The open Internet is at the center of our economy and our daily lives. Net neutrality is the principle that all communications on the Internet should be treated equally, and not blocked, throttled, or prioritized for commercial gain.
- Net neutrality: Wikipedia description
- In the United States, the FCC adopted rules to protect net neutrality in 2010, which in January 2014 were struck down by the D.C. Circuit. In February 2015, the FCC adopted new, better rules grounded in common carrier authority.
- The European Parliament passed strong net neutrality rules in April, 2014, and the European Commission followed with a different proposal; these along with a forthcoming Council proposal will be compared and negotiated in 2015.
- Brazil followed several other countries in Latin America and adopted net neutrality through its passage of Marco Civil.
Mozilla history on NN
- Mitchell Baker and John Lilly wrote in the Wall Street Journal in 2009 laying out the fundamental importance of net neutrality for the Internet and entrepreneurship.
- In 2010, Mozilla filed comments with the FCC as it developed rules to protect the Open Internet.
- In January 2014, when the D.C. Circuit sent down the FCC's open Internet order, Mozilla called it "alarming for all Internet users."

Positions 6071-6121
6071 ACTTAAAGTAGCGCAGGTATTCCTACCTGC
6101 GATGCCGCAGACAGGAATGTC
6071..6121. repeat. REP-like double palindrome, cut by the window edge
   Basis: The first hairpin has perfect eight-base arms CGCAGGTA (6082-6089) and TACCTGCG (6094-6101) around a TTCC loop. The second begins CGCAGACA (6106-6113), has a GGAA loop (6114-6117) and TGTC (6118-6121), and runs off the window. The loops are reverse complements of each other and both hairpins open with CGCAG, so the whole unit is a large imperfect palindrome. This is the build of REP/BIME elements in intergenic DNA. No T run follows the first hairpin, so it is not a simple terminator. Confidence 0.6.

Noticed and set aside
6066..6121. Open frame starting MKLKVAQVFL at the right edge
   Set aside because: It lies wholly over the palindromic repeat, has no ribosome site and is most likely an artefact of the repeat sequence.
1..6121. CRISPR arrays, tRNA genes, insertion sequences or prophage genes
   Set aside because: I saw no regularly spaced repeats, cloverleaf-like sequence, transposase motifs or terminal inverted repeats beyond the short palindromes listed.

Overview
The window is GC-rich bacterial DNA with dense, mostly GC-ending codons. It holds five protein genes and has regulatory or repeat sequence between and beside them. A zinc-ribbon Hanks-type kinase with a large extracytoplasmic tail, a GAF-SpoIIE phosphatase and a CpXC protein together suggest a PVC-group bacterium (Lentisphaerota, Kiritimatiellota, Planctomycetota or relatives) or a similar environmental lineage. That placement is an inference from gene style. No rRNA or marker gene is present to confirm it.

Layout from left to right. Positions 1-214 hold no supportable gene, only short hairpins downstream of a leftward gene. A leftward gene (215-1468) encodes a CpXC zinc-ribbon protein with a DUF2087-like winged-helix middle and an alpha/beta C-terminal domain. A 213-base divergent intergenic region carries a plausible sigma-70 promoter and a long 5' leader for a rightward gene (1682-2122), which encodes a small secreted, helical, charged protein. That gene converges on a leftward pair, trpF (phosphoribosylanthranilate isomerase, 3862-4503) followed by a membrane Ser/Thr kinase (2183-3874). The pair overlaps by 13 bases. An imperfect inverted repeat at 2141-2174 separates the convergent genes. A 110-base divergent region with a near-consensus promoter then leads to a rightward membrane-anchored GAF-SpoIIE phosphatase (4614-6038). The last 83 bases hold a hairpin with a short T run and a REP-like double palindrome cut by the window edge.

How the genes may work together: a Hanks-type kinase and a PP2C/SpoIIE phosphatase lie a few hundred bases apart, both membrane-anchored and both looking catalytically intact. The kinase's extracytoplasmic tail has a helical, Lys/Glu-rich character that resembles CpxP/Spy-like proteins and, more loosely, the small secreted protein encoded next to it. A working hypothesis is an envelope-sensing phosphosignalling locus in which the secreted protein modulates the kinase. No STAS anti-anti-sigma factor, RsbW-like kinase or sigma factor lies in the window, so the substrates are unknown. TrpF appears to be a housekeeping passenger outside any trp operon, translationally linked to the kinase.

- Mozilla has also actively supported net neutrality advocacy in Colombia and in Brazil.
- In May 2014, Mozilla submitted a request to the FCC to adopt real net neutrality protections, relying on Title II of the Communications Act to overcome the legal obstacles put in place by the January D.C. Circuit decision. For more: Mozilla Open Policy blog post
- In July and September 2014, Mozilla submitted comments to the FCC in support of net neutrality.
- Through 2014 and early 2015, Mozilla organized a broad campaign across multiple outreach channels to mobilize grassroots support for net neutrality. In February 2015, we declared victory for these efforts.
The evolution to Title II
- Mozilla has always maintained that the open Internet needs enforceable, effective net neutrality rules, and that Title II authority is needed in the U.S. for the FCC to achieve that goal. So when President Obama announced his support for reclassification in November 2014, we cheered the move.
- We believe this is our moment to save the Internet as we know it.